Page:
An unbecoming but important counterpart of Solaiman is Rubina, who represents the observer from outside as a refugee worker. Rubina, a highly educated woman of elite cultural background from Bangladesh, is quite unmatched with Solomon but they come close to each other in the way they deal the refugee crisis. They started a long journey for Teknaf, on the way to where they visited some refugee camps like Damdamia refugee camp and Dhoapalong refugee camp. Interaction between Solomon and Rubina was a kind of exploratory journey to historical legacies of Rohingya and the crisis attached to them.
Soloman is none but a missing Rohingya boy who was compelled to flee Arakan lest he should be killed by Nasaka after he had caused death to a drunkard Buddhist hooligan, who tried to harass Solomon's juvenile sister sexually out of fun. To save his elder sister, locally called Bubu, from being raped and to avoid the momentum of being killed by Magh, Solomon punched the attacker Mang Cha Lu.
Unlike any part of the world Arakan or Rakhine is not a place where Rohingya neither have a right to take resort to law of the land nor are they taken as equal before the law. Only annihilation through structural marginalization, killing, rape and forcefully disappearance are norms of the Magher Mulluk, the land of Magh. When a boy like Solomon escapes death, fleeing away from Arakan, he is declared as dead in family book by his parents to avoid continuous harassment or victimization as a member of RSO (the Rohingya Solidarity Organization). Sometimes, they are permitted to visit their parents and renew family book with names in exchange of bribes but paying such a huge price bears a serious consequences for family. It brings economic vulnerability to a family to such an extent that they become instantly powerless under unfavourable military rule.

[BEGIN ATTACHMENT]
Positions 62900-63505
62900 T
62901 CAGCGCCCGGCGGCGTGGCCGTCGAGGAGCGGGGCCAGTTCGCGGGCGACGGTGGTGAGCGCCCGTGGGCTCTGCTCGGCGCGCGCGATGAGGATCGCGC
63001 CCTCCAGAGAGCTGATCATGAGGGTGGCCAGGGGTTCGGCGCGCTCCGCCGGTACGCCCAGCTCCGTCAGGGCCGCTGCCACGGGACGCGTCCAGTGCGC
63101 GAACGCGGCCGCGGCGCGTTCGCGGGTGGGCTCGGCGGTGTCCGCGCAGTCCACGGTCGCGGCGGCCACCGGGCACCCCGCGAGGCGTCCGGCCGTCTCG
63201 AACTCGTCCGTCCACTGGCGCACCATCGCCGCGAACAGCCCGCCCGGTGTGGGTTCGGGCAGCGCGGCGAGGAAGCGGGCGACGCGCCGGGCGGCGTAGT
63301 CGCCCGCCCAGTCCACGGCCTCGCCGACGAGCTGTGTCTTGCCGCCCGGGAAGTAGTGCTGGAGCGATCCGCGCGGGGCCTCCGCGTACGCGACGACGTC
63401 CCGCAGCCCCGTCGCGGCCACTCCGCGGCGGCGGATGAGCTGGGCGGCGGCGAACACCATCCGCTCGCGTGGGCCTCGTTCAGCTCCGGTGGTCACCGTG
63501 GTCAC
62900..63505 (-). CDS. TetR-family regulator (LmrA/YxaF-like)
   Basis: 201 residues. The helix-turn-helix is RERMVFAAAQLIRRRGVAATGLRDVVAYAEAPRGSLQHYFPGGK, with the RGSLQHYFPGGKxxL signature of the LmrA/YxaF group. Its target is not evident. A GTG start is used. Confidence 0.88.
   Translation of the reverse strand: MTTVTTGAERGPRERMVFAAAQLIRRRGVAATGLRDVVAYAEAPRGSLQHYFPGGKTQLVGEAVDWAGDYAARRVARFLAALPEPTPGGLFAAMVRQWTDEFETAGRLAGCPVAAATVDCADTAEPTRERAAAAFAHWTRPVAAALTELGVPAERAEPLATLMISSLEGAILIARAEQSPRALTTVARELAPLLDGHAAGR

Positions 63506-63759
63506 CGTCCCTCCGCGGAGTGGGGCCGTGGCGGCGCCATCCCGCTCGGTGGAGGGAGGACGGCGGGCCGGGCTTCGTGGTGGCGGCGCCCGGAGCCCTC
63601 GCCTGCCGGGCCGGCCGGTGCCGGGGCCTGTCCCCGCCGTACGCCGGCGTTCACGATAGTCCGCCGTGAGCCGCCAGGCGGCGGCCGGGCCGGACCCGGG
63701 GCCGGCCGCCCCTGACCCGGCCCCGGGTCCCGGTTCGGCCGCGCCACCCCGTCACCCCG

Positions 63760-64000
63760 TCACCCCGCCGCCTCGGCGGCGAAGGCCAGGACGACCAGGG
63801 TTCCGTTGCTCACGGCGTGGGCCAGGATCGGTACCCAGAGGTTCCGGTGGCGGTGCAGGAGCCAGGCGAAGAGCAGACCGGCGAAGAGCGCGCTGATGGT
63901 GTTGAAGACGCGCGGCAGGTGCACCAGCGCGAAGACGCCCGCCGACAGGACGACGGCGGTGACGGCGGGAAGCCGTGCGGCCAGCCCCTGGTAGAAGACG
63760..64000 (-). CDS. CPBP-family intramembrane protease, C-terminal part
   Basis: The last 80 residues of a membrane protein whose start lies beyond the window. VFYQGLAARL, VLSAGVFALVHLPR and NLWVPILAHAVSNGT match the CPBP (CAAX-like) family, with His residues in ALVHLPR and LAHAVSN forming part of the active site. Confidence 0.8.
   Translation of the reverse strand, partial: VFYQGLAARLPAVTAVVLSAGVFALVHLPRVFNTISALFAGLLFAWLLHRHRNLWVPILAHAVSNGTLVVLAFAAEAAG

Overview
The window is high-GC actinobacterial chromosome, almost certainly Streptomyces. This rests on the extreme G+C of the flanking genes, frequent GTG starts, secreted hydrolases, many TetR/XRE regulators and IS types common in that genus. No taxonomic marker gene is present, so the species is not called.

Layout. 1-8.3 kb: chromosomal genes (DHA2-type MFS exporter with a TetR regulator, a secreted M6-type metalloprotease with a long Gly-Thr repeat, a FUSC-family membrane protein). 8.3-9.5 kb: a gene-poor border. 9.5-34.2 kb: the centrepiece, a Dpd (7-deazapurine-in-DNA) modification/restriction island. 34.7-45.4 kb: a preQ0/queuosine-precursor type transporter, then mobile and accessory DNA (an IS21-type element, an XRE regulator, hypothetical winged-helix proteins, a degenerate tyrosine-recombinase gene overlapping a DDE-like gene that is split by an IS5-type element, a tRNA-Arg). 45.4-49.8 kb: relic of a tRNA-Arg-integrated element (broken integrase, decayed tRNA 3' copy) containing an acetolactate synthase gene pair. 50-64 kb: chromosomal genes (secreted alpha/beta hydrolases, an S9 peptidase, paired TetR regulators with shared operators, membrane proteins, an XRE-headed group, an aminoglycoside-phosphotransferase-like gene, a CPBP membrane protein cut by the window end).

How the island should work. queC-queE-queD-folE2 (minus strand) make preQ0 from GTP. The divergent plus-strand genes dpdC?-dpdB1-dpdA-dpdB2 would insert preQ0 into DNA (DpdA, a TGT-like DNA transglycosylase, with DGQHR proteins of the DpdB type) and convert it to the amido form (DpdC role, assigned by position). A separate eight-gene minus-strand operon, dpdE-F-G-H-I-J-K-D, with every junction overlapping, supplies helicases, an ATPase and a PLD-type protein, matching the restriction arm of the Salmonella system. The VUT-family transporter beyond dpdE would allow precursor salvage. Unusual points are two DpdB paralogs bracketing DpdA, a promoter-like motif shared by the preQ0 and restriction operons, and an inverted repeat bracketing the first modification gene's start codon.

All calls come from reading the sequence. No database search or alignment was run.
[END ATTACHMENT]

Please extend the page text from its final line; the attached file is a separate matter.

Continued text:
Being sheltered in Bangladesh, what they face is not less disgraceful than the situation they faced in Myanmar, because, here too, family is treated according to family book they carry, where names of those missing boys are not included. It is why they remain refugees among refugees, who cannot meet their family in spite of residing in the same camp. They are deprived of rights enjoyed by a refugee only for non-existence of their name in their family book. A man like Solomon is stateless between the states and unwanted in families in refugee camp. They are the refugees who are struck again and again by trauma, from their home to the camp of homelessness.  
A Tale of Rohingya, reveals everything about Rohingya, where their history, sufferings, marginalization, ethnic cleansing, insurgency, crime, vulnerability, refugee life, annihilation etc are depicted. At the onset one might not assume what will be unfolding in later part of the story, which is not compact, yet attractive for minutely expressive diction of narrative, where redundancy of words is carefully avoided. But Solomon's meeting with Fatima's mother to whom he owe a lot for she cared him when he was quite helpless, and that Solomon failed to meet his mother at the moment of departure from Teknaf and ultimately a quick departure of Solomon from the life of Rubina are such plots of scene that put a deep mark in readers psyche. A Tale of Rohingya deserves to be read for its historical relevance and literary elegance.

The reviewer is an M Phil research fellow, Department of Philosophy, University of Chittagong